Buffalo News Begins Blogs

Despite the fact that I read the 23 feeds into my RSS aggregator, including CNN, on a daily basis, I still enjoy reading the Buffalo News and Dunkirk Observer, our local newspapers. For me, nothing signals the relaxed feel of a Sunday like a fresh pot of coffee and the Buffalo News. Yesterday, I read an editorial by Editor Margaret Sullivan that’s worth talking about on G-Town Talks.

Ms. Sullivan writes about the changes to the Buffalo News website in her article, “Web site will breathe new life into News”. Currently when I go to this website it’s not a source of daily news, nor is it even easy to get to someone who’s writing for the News if I’d like to comment about something that I’ve read. Margaret writes about the proposed changes with excitement and for good reason. The newspaper as we’ve always known it needs to evolve, to reinvent itself, or risk replacement by other means of information, namely the Internet.

Ms. Sullivan talks about the need to “put breaking local news on the site” and to offer “much more interactivity with readers, and a number of staff written blogs”. She acknowledges the need for change further by stating, “with young people far more attuned to the Internet than to print, the viability of newspaper journalism is at risk.”

I’ve been reading my RSS aggregator and blogging since July and I can honestly say that it’s changed the way I read and the way I interact with information. For the first time, when I read the newspaper, it’s active. I want to follow through with the ideas generated by a piece, I want to add what I think to the conversation—but it isn’t a conversation, it’s a newspaper. Therein lies the need for change, we’re changing as readers and as learners, and that dictates a change for newspapers.

Yes, Margaret, you need blogs so that your reporters can enter the conversation. And as you and your reporters already know, the conversation will become much richer and much more valuable because of your connections. The feedback you receive will be immediate and more frequent as it’s much more likely that I’ll click on “comment” than remember an article and then send an email or a letter.

Ms. Sullivan writes,

I am convinced that newspapers provide something critically important that other media often do not: depth, thoughtfulness, investigative skills and an enterprising (rather than reactive) approach to news. It may sound melodramatic but I believe it’s true: If newspapers crumble, so does a cornerstone of American democracy.”

It’s a very good thing that the News is entering the blogosphere and adding Internet delivery. Through G-Town Talks and my Bloglines account, that same depth, thoughtfulness, and research have enriched my own reading and learning. The Buffalo News, with a wealth of experience, intellect, and investigative writing, has a tremendous amount to offer. The only question left is “how do they sustain revenue when so much of our intellectual property can be found for free online?”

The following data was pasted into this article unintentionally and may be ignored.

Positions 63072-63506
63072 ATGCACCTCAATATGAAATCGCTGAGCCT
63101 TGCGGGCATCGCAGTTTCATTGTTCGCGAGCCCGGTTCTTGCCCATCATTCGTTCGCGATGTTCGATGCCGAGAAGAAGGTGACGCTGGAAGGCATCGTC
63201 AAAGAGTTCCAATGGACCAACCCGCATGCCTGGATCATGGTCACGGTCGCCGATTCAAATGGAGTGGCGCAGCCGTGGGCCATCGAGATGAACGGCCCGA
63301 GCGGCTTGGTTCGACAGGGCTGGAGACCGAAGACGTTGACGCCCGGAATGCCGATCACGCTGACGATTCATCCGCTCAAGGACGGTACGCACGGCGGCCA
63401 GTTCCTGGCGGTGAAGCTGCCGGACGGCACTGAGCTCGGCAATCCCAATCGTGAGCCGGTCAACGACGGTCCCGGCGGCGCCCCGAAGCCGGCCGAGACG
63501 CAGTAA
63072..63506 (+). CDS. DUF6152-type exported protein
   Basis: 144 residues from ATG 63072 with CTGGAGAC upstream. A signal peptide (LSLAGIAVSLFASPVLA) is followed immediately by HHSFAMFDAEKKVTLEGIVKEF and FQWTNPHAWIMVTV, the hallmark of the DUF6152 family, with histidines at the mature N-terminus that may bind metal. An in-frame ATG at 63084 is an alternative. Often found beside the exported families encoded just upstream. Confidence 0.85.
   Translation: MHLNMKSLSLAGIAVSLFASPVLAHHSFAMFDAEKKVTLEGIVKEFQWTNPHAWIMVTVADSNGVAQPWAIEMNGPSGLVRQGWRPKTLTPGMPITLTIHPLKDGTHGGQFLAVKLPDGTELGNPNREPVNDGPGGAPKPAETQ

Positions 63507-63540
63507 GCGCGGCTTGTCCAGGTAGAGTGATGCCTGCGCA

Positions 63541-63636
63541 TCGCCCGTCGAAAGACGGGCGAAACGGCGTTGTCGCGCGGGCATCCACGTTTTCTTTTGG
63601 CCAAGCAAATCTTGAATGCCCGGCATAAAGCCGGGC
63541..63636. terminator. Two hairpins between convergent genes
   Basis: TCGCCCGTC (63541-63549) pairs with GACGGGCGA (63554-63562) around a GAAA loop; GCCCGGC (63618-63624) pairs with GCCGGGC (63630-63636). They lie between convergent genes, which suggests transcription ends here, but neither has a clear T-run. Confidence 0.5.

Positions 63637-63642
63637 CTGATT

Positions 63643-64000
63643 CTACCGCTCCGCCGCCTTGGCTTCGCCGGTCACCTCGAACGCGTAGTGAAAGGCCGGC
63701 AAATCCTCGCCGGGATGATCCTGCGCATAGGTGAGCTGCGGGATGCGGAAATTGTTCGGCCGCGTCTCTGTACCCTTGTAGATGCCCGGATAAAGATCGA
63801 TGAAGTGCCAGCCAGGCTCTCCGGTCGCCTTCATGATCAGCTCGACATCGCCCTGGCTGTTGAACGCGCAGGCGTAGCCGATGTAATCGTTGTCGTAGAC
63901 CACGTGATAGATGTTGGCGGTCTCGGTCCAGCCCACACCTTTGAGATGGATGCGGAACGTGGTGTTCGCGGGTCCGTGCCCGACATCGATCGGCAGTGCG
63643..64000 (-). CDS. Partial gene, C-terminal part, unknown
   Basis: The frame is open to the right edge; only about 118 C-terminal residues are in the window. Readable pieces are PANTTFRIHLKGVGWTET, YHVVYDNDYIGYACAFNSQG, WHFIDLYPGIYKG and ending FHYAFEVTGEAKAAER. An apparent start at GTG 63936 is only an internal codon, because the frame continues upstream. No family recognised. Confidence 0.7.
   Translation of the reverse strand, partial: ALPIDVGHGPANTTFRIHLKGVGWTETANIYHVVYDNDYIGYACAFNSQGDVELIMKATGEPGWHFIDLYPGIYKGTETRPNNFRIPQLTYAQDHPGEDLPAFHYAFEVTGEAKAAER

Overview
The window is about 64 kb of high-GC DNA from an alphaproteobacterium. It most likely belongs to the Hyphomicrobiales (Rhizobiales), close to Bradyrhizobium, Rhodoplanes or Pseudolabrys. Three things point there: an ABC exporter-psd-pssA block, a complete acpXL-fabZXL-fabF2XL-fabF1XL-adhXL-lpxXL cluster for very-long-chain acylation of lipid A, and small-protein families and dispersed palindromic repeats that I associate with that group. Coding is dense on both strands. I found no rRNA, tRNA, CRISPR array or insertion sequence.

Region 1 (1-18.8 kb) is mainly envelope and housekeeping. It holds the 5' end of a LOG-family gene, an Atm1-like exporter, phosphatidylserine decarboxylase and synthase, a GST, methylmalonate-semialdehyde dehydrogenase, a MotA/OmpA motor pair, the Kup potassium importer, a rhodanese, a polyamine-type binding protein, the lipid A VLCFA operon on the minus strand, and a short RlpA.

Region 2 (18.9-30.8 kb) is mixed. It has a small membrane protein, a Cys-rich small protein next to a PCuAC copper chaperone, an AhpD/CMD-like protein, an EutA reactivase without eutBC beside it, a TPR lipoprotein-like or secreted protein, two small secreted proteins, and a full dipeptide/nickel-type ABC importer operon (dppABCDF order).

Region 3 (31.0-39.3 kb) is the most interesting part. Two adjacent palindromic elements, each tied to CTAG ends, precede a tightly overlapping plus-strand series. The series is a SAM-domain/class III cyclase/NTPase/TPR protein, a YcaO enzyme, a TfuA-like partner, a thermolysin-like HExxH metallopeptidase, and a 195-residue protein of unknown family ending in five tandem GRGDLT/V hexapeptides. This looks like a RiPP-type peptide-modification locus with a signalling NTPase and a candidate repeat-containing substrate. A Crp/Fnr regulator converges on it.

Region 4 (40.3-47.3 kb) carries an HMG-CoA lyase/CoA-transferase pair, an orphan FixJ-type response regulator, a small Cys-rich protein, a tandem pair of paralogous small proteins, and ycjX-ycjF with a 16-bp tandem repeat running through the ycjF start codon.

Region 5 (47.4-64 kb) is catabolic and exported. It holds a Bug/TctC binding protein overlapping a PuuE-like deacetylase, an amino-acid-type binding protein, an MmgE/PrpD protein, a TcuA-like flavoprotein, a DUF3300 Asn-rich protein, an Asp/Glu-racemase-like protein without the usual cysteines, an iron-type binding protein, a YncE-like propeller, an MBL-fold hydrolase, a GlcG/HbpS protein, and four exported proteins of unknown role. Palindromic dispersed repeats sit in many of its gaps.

1. “how do they sustain revenue when so much of our intellectual property can be found for free online?”

    Advertising. I spend time at a science blog maintained by a writer for a major Texas daily. On every screen there is a banner ad at the top. The ads are for different products at each screen, and one is inevitably exposed to a number of different ads in jumping around screens. They’re easy to ignore, but who knows what subliminal messages are imprinted on my brain.

    My particular interest at that blog is climate change. There are a number of very knowledgeable people who contribute to the discussion that have added immeasurably to my education on the subject. I can’t think of any other medium where one can direct his or her own education in quite the same way.

    I frequently read Jerry Rising’s nature column in the Sunday Buffalo News, and have communicated with him a couple times through email on subjects of interest to me. He is always very helpful, but if he were to run a blog, there would be a much larger number of people, many with expertise in various areas, who could respond to questions and link to other resources.

    I think blogs are terrific and am happy to hear that the News is getting on the bandwagon.

  2. “how do they sustain revenue when so much of our intellectual property can be found for free online?”

    By reserving some (instead of all) rights.

    As well, the question is more accurate when stated as “how do they sustain revenue when the online digital world basically negates the right to distribution?” Using the term “intellectual property” is vague and only used by lawyers who understand its meaning or by propagandists who wish to lead people into believing that the conflation of ideas with physical property rights is justified.

    Probably the best organization helping to spread awareness of the fact that All Rights Reserved doesn’t fit the digital world is the creative commons. More information on them can be found here.

    I would also highly recommend “The Wealth of Networks” by Yochai Benkler. It can be downloaded for free here.

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